Should Larry King's Marriage License Be Revoked?

Why are people who are so bad at mating for life allowed to keep pairing up?

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Illustration by Lou Beach for TIME

Barring a last-minute reconciliation, Larry King is about to get unhitched for the eighth time. This despite the fact that his wife, Shawn Southwick, is 26 years younger and about a foot taller than he is. In other words, a perfect match. Nevertheless, it seems likely that the ex–Mrs. King club will soon welcome its seventh member — only seven, because one of the Mrs. Kings served two tours. And Mr. King will be back in the dating pool.

Losing a life partner or two could happen to anyone, but going through seven requires some effort. The vast majority of Americans — about 97% — wimp out and do not wed more than three times. As an octospouse, the 76-year-old King is in rarefied company. Elizabeth Taylor has also hatched and dispatched eight unions. (Recent reports of a ninth have proved erroneous.) So has Mickey Rooney. Zsa Zsa Gabor has been married nine times. William Shatner has an impressive number of exes, as do Billy Bob Thornton and Joan Collins. Like news anchoring, the field of extreme spouse collecting is dominated by women who were once considered very good-looking and men who almost never were.

The official record holder until recently, it's gratifying to note, was not a celebrity. The late Linda Wolfe of Indiana had 23 ex-husbands, although she admitted she married the last one as a publicity stunt. The other 22 were thus completely, totally genuine and heartfelt, and when last contacted by the press, Wolfe said she wouldn't mind marrying again. She was hoping for a straight man; on the two occasions she married a gay guy, it didn't take.

All of which raises the question: How many marriages are too many? Statistics show that more second marriages break up than first ones and more third marriages — about 75% — break up than second ones. Given that trajectory, shouldn't a referee step in after the third or fourth and suspend play for the good of all?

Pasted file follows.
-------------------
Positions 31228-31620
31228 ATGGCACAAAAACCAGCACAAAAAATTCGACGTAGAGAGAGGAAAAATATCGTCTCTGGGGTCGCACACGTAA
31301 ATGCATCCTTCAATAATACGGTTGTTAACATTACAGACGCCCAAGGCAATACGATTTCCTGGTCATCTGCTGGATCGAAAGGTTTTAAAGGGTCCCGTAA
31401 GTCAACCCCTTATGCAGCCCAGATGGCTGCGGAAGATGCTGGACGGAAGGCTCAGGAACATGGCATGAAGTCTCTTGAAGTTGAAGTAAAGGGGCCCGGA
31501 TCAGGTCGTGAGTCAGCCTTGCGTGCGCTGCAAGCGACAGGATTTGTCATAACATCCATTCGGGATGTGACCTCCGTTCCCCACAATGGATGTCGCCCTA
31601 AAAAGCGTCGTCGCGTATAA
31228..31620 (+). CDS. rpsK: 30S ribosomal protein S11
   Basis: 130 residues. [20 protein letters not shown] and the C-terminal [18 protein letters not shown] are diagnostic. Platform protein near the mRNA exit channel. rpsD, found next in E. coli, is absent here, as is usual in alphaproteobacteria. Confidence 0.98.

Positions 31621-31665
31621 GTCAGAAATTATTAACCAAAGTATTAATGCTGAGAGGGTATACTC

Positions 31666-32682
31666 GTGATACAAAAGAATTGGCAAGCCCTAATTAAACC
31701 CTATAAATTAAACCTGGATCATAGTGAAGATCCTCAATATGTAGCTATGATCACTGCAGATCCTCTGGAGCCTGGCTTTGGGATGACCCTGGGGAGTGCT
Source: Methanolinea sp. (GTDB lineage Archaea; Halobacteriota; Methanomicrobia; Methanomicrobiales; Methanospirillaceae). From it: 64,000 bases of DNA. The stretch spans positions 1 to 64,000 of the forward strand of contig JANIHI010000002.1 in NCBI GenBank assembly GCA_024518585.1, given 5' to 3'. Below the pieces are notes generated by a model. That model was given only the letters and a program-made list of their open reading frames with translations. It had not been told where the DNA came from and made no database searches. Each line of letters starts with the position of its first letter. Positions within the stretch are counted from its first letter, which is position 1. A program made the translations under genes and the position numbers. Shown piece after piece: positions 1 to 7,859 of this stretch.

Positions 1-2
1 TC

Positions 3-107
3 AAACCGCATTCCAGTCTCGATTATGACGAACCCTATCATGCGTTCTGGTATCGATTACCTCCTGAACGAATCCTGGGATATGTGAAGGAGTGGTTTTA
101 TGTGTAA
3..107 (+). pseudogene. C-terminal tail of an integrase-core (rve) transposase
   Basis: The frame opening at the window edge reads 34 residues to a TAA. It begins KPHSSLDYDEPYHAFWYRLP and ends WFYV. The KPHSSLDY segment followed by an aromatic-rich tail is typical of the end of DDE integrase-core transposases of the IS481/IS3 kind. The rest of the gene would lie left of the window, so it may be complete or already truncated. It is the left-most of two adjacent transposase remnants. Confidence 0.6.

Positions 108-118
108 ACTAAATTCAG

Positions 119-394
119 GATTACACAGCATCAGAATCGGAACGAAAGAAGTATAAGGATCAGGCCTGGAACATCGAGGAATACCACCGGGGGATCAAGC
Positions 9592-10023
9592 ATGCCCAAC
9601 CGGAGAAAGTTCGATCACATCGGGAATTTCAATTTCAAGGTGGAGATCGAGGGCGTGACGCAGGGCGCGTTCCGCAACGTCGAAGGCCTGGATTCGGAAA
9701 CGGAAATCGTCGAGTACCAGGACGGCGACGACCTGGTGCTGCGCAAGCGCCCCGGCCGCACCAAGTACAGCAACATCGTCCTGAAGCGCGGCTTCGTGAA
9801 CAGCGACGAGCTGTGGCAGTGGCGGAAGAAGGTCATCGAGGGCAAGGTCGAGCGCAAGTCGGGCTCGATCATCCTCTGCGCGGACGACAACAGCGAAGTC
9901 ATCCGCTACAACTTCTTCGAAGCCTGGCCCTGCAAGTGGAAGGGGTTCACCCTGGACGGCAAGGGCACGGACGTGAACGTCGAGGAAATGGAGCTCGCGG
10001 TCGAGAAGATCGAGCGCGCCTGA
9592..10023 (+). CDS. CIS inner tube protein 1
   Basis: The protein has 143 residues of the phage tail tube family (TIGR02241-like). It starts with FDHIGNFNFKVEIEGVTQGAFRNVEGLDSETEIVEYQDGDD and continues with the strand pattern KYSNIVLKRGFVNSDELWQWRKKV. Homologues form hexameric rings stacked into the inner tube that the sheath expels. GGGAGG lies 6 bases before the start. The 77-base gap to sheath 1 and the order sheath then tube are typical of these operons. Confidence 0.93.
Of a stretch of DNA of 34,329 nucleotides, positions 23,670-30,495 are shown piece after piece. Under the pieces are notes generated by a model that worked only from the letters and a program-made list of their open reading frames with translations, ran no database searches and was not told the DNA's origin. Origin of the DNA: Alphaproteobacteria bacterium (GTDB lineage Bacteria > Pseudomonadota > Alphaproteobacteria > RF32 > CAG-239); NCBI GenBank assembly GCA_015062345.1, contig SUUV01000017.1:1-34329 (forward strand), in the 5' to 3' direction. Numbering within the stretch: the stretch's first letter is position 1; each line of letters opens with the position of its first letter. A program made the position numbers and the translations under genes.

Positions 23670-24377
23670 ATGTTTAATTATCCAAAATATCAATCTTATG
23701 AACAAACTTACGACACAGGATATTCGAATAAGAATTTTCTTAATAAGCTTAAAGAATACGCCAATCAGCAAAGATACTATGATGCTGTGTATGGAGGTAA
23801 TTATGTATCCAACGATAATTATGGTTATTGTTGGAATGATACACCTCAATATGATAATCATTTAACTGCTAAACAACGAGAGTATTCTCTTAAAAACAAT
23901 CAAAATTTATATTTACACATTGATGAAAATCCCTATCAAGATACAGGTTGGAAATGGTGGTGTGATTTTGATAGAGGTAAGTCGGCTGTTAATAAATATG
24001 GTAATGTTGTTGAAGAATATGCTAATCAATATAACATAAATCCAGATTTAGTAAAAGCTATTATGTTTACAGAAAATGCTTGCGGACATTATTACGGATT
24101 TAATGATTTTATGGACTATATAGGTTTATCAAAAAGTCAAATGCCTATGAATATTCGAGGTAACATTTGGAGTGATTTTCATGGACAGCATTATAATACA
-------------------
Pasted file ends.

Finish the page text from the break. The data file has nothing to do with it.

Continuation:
In no other area of life can grown people flame out so often and so badly and still get official permission to go ahead and do the same thing again. If your driving is hazardous to those around you, your license is suspended. Fail too many courses at college, and you'll get kicked out. You can lose your medical or law license for a single infraction. Stock analyst Henry Blodgett was prohibited from trading securities forever for publicly saying things he knew weren't true. So why do people who are committed vows abusers keep getting handed marriage licenses at city hall? If batters and violent offenders get only three strikes, why should bad spouses get more?

Of course, a lot of people will say this is nobody's business but the bride and groom's. Plus, it's natural. Evolution favors the alpha-male serial monogamist who bonds with a mate until she gets old and is replaced by a more fertile one. Other primates change partners all the time. But other primates also practice infanticide and poop throwing, and we're not about to sanction either of those. So why are we complicit in allowing people to make big public promises they have demonstrated a chronic inability to keep? When we pore over their wedding pictures in People, it's as enabling as installing a fun-house mirror in the bathroom of an anorexic.

It's not that the multiple marriers want to get divorced or hate marriage. It's that they like it too much, even though it's not good for them. So perhaps applicants for, say, a fifth marriage license should be required to get therapy. Obsessive clean freaks, for example, are trained to touch something dirty and then wait increasingly long intervals before they wash. Someone like King could be introduced to a tall blonde and then be made to wait 10 minutes before proposing. From there, he could work up to a full hour.

Marital addicts might also be issued a patch, like those that smokers trying to quit use. Instead of delivering a diminishing supply of nicotine, the Matrimonial Rough Patch™ could simulate the emotions of being hitched. After an initial euphoric bonding period, wearers would start to feel irritable, misunderstood and then taken for granted and vaguely repulsed — the entire nuptial cycle, and nobody needs a lawyer.

Then again, perhaps we should just leave the serial splitters alone. There's a little of Liz and Larry and Linda in every couple; we are all occasionally convinced that we married the wrong person. If King has taught us anything — I mean anything apart from how to wear suspenders with a straight face — it's that there are plenty of people to marry. The real question is whether you can make it work with the one you end up with.

And if you can't, well, don't feel too bad. Especially if you like guys who know the value of a lasting talk show.